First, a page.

As noted earlier today, the entire European banking and corporate system is over-burdened with debt.
Jagadeesh Gokhale of the Cato Institute puts the situation as the following, “The average EU country would need to have more than four times (434 percent) its current annual gross domestic product (GDP) in the bank today, earning interest at the government’s borrowing rate, in order to fund current policies indefinitely.”
Suffice to say, no EU country has that kind of money lying around.
Moreover, the argument that the ECB or Federal Reserve could stop this from happening is misguided. True, the Central Banks have managed to prop up the markets for several years now.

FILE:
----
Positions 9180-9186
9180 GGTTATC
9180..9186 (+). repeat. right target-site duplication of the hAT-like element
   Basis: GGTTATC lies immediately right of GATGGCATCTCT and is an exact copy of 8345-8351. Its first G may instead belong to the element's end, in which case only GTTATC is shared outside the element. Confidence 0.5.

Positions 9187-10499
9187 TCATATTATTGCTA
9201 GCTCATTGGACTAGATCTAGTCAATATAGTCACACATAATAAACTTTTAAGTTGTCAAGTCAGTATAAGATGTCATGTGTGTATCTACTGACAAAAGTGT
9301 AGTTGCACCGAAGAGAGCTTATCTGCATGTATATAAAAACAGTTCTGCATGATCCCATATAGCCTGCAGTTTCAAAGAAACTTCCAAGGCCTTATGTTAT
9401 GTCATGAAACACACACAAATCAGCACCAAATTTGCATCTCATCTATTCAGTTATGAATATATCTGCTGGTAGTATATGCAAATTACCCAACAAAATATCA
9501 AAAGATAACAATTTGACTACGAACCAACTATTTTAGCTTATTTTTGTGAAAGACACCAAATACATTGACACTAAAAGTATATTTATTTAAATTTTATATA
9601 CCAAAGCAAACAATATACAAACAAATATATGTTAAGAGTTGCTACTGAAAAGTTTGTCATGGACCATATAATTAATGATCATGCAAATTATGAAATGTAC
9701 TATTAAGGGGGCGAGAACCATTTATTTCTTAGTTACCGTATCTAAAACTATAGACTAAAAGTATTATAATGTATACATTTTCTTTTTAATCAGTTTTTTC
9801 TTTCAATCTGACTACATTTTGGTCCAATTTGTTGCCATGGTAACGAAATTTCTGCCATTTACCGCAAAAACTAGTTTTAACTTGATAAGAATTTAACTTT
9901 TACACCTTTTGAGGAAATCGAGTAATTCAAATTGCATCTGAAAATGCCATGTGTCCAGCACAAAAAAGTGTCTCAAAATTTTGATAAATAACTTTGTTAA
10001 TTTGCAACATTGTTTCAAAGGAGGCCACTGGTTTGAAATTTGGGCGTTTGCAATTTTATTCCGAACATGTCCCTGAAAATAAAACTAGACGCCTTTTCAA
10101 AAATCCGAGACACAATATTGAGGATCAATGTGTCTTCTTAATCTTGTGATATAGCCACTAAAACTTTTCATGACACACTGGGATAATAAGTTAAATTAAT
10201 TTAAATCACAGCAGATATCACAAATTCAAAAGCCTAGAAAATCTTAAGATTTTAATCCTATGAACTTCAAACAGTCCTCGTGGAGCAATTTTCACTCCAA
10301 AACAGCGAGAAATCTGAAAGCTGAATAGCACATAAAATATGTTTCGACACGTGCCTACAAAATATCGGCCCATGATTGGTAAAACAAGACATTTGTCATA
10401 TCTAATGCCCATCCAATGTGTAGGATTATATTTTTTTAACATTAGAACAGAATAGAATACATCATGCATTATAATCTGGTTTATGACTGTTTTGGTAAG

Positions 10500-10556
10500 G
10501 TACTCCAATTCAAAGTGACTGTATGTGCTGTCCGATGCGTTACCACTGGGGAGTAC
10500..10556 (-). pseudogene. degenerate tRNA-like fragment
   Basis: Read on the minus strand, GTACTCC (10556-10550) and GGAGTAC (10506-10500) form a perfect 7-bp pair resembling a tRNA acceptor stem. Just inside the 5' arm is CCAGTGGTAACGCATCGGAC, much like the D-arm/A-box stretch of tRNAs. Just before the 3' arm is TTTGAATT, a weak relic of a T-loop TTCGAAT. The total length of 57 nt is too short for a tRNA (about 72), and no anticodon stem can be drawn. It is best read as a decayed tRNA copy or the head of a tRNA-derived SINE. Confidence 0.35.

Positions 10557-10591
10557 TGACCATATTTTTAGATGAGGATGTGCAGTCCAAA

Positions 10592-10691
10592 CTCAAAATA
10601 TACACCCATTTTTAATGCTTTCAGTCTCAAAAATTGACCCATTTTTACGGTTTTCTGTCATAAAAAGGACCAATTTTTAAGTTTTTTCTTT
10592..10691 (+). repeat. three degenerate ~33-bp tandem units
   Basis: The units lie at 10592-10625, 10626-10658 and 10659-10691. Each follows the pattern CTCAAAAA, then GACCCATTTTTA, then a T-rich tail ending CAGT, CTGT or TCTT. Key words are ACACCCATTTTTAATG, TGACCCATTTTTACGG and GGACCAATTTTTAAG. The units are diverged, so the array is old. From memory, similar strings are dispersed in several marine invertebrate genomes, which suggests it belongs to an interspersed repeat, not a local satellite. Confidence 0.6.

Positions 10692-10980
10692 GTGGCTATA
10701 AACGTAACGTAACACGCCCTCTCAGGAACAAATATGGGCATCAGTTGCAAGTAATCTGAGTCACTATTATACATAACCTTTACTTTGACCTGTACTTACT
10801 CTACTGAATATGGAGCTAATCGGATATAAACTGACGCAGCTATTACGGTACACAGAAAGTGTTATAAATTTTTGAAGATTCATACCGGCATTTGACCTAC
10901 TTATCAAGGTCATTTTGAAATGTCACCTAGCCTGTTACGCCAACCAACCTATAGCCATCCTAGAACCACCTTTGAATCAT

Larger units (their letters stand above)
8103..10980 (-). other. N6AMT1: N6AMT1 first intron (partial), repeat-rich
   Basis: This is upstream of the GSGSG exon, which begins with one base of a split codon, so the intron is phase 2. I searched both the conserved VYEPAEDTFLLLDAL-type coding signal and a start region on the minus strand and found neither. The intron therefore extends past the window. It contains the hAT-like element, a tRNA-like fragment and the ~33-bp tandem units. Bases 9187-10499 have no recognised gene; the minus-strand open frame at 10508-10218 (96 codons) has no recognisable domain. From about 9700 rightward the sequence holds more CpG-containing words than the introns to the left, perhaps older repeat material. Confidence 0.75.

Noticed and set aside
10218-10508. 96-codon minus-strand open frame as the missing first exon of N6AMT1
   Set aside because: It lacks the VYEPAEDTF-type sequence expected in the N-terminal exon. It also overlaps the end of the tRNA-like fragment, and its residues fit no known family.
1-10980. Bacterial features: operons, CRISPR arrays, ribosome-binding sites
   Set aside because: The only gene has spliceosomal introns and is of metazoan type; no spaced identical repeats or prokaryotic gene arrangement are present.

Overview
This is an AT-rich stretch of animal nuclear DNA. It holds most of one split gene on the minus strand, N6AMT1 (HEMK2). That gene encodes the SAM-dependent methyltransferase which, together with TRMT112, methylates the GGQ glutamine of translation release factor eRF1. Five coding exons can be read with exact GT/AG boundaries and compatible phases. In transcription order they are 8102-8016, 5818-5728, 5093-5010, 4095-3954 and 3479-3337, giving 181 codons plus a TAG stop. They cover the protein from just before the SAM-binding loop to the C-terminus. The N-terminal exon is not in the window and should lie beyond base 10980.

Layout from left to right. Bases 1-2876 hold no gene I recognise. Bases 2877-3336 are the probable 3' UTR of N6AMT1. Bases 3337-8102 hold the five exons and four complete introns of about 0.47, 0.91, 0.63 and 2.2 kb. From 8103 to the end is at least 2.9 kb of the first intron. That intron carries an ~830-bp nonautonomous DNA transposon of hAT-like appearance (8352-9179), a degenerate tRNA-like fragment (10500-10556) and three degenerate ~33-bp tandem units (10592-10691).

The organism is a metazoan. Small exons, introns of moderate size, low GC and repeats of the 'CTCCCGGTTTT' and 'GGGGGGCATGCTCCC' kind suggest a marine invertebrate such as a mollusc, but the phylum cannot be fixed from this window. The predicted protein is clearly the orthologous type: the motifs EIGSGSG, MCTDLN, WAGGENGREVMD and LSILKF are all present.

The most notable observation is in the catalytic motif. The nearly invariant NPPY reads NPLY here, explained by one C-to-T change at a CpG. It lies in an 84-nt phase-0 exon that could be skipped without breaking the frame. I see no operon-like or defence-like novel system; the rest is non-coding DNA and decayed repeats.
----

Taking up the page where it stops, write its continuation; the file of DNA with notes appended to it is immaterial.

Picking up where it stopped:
So what makes this time different?
Simple: the Crisis coming from Europe will be far, far larger in scope than anything the Fed or Central Banks have dealt with before.
Let me walk through each of these one at a time.
Regarding #1, we have several facts that we need to remember. They are:
- The European Banking system is over $46 trillion in size (nearly 3X total EU GDP).
- The European Central Bank’s (ECB) balance sheet is now nearly $4 trillion in size (larger than Germany’s economy and roughly 1/3 the size of the ENTIRE EU’s GDP). Aside from the inflationary and systemic risks this poses (the ECB is now leveraged at over 36 to 1).
- Over a quarter of the ECB’s balance sheet is PIIGS debt which the ECB will dump any and all losses from onto national Central Banks (read: Germany)
Full article: Why the EU Crisis Will Be Bigger and Worse Than 2008 (Zero Hedge)